Clair Scarborough, PR Coordinator for the Mammoth Site, says, “The mammoth site is currently still an active dig site. We were discovered in 1974 and have been digging since then. We have found over 60 mammoths and other creatures so far; 56 are Columbian, four are woolly mammoths. We are one of the largest mammoth research facilities in the world. And we do a lot of outreach and education as well.”
At the Mammoth Site, there is a bonebed which is where the digging happens. Scarborough continues, “This is where the mammoths and other creatures are being discovered. But we also have a lot of hands-on displays that go through different things in the Black Hills that the Mammoth Site is associated with. So, that may be caves that they are currently digging in to help with ancient animals and Ice Age animals. We also have museum exhibits as well, including our Snake River exhibit. Snake River is located in Becker, Minnesota. It is an Ice Age bison dig that we are doing right now.”
The Mammoth Site is also a source of education. For example, the Mammoth Site will have a botany and geology walkway. Scarborough elaborates on other education opportunities.
“All of our classes are held outdoors. Our junior and advanced paleontology classes are available every day. Our junior paleontology classes are held at 10am, 11am, and 1:00 pm. They are for ages 4 through 12. And then our advanced paleontology is at noon. That is, for kids ages 10 and up. Both classes teach kids about paleontology techniques as well as how to dig like a paleontologist. They get to dig in a simulated bonebed. But our advanced paleontology class just goes a little bit more into depth for those older kids that are wanting a little bit more information. And then we’re also offering Atlatl Throwing Classes. And this is a class that is for people ages 10 and older. Adults are more than welcome to do it, too. It’s an ancient Ice Age hunting method, and so Ice Age peoples would have haunted with a giant spear and thrown it at their prey. So, we will be teaching people how to hunt with those spears, and they’ll get to throw at life size replicas created by our molding and casting department.”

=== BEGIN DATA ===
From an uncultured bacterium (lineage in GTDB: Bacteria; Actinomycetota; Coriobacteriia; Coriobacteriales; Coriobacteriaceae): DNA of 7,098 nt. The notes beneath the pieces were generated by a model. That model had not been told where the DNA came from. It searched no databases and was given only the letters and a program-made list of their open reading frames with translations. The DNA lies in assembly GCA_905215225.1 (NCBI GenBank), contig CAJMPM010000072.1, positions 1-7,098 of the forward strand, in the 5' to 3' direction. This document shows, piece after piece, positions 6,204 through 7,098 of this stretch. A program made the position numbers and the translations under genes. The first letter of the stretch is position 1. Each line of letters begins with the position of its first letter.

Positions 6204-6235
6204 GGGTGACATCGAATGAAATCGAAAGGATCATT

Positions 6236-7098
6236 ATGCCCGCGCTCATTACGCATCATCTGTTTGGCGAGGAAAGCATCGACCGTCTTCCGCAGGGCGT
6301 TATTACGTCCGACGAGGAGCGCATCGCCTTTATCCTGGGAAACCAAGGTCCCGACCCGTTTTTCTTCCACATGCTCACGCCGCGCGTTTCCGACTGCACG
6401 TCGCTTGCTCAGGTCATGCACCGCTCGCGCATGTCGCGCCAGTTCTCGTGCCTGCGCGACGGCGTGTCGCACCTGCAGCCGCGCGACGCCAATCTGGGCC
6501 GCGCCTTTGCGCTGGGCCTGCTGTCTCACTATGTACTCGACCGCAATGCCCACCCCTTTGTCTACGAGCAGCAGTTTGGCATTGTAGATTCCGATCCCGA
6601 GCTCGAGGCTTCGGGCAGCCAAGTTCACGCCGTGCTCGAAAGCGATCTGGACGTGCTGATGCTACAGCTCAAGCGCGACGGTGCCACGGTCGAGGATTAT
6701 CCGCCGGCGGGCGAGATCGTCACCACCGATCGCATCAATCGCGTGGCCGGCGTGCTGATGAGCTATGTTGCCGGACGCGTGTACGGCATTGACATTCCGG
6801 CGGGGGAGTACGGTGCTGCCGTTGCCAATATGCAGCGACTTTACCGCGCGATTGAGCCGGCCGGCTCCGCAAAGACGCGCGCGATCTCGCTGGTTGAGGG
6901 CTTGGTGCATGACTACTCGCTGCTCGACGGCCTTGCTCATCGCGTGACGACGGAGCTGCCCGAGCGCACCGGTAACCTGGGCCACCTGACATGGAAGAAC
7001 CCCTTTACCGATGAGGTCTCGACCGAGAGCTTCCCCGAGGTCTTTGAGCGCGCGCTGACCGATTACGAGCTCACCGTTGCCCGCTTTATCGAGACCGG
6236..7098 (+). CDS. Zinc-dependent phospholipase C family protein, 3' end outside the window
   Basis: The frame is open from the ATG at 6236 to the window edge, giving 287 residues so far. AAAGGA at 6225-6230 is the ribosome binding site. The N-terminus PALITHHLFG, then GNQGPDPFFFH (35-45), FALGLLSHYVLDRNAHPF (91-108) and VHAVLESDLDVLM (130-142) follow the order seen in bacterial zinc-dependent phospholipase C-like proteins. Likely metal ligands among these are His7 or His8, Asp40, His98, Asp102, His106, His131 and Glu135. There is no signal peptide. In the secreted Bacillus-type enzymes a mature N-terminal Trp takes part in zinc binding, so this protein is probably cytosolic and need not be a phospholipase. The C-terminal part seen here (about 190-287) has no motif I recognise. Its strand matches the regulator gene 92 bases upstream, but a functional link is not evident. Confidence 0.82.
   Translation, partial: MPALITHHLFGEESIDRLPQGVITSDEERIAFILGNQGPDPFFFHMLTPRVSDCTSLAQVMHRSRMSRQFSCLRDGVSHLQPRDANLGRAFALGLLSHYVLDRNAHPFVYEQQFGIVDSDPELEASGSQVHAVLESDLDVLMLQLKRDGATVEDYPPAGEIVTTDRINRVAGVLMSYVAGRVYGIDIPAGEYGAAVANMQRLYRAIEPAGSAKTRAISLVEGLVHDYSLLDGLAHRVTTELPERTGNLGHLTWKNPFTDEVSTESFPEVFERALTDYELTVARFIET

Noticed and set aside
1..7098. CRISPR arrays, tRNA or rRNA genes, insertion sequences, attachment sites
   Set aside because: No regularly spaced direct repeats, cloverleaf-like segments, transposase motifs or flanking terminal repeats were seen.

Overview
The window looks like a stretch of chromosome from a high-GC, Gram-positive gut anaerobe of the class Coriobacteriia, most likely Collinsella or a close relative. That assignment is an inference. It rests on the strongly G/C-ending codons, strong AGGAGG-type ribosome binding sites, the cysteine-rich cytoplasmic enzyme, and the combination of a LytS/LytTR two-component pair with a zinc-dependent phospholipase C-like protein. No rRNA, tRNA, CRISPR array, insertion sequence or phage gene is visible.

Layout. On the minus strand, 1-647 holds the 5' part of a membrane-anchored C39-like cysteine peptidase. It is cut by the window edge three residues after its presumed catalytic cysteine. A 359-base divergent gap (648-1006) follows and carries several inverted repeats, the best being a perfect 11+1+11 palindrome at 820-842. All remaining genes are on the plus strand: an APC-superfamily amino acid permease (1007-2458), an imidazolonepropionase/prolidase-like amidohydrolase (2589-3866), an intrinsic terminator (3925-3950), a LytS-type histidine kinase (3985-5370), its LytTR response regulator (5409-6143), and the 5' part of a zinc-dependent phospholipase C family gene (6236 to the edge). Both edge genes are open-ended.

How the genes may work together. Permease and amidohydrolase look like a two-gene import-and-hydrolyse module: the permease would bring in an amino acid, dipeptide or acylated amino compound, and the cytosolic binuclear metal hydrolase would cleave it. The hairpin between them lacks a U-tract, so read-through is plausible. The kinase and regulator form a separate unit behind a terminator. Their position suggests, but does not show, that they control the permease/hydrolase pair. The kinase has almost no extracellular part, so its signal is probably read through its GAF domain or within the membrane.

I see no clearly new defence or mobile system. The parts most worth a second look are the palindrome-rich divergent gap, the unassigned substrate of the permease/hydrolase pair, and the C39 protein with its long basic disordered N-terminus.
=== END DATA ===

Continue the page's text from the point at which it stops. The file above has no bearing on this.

Scarborough concludes, “We really are a one-of-a-kind facility in the United States. And even if you’ve been here before, we’re always constantly changing. We have new classes that we’re adding, new exhibits come through. They’re always finding new things in the bone bed and there’s always digging to be seen.”